In comparison, the sun has shone on journalists born after WW2.  They (and we) have enjoyed 75 years without world wars, with rising living standards and vastly improved education.  Surely journalists of the early 21st Century could do more to resist the manipulative realpolitik and resulting propaganda.  Two key examples suggest significant failure in this regard:

  • The Observer’s support for the invasion of Iraq based on evidence that linked the 9/11 bombers to the Iraqi regime, about Iraq’s weapons of mass destruction and links to Al Qaeda.
  • A tsunami of media stories about antisemitism in the Labour Party over the four years leading up to the December 2019 general election.

The Observer’s reports turned out to be disinformation from (mainly American) security services, Iraqi defectors and Tony Blair’s press secretary, Alastair Campbell (see Chapter 9 of Flat-Earth News, by Nick Davies, 2008).  Indeed, the newspaper was ignoring CIA reports that Saddam Hussein lacked weapons of mass destruction, and conveying skepticism about the defectors.   There can be no doubt that the support of a respected left-liberal newspaper made it easier for Tony Blair to join President Bush in the coalition of the willing.

The Observer eventually obtained and published a memo leaked by the Government Communications Headquarters official Katharine Gunn, showing there was a dirty tricks operation, to spy upon and blackmail members of the UN Security Council into authorizing the invasion.  However, this happened very late in the day, did not change the Observer’s editorial line and failed to stop the invasion on 20th March 2003.  Keira Knightley later portrayed Gunn’s role in the film Official Secrets.

In the second case, a group of eight national newspapers published 5,497 articles about antisemitism in Labour between 15 June 2016 and 31 March 2019 (see here), while the Guardian alone published such 1,215 over a similar period, about one a day, according to data from the Factiva database.   Almost all these stories relied on anecdotal evidence from people attacking Labour, including the Jewish Board of Deputies that described the Labour Party as a cesspit of antisemitism, but ignored hard statistical evidence to the contrary, cited here and here.  To top it all, the entire mainstream media failed to review the book “Bad News for Labour” where five seasoned researchers investigated the topic in depth and reached very different conclusions.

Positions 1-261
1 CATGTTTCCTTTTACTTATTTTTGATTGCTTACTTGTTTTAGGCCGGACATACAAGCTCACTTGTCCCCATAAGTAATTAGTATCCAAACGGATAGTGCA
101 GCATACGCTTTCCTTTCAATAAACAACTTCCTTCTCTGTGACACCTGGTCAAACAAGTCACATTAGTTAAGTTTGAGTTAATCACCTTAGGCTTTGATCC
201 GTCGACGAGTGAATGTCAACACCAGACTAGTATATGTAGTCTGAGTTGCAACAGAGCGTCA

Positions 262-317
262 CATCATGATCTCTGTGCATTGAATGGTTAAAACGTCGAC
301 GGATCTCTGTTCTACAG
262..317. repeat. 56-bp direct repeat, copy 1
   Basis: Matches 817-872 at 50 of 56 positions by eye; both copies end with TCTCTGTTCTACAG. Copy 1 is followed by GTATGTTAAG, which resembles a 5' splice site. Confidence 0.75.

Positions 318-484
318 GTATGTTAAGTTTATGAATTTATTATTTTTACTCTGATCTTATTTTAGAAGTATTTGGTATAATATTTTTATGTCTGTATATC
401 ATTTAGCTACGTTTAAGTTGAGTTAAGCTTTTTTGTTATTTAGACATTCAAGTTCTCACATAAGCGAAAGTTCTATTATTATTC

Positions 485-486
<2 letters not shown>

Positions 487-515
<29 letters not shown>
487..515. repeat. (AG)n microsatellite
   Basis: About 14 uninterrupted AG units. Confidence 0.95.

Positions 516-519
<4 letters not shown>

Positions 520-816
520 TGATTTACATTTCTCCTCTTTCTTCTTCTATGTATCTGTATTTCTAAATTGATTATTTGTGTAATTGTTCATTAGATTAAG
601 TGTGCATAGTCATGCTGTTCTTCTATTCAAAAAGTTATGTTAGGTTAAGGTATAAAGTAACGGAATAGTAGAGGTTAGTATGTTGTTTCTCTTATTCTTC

In this case, the mainstream media systematically failed to deal with evidence that did not fit the dominant narrative,  thereby exposing a deep flaw in Britain’s democracy.  This was worse than in the Holodomor case, where Jones managed to publish an initial clutch of articles before Duranty’s intervention could have its full chilling effect.

As in the Holodomor case, we see the same underlying factors diminishing the media as a force for good.  State actors worked to ensure events were reported as they wished, with the assistance of sympathisers with contemporary political doctrines; Zionism figures in the second case much as communism was a compelling cause in the 30s.  We again see what one might call weak flesh, i.e. Duranty-style journalists seeking personal advantage, and/or taking the path of least resistance.

It is time we did better

As we saw in the Iraq case, journalistic errors come at a very high price, so there is a crying need for effective reform and regulation.  Both Labour and Liberal Democrats, and some conservative rebels like Kenneth Clarke, have steadfastly supported the regulatory reforms proposed by Justice Brian Leveson, which would enable the public to hold the press accountable for gross inaccuracies.

This risks being forgotten with the current concern over Brexit, coronavirus and other topics, and in the face of the current Government’s parliamentary majority.  The news media are the very lungs of a healthy, environmentally-sensitive and peace-loving democracy, so we should treat its reform as a top priority, and make it a rallying point for those of the centre and the left who seek to  take this country forward within the next decade or two.

P.S. I have slightly changed the article’s wording as regards the Observer’s actions immediately prior to the Iraq War, and the impact of the media narrative about the Labour Party on British democracy, but neither change affects the overall message and conclusions.  Thanks to Adam Waterhouse for his comments.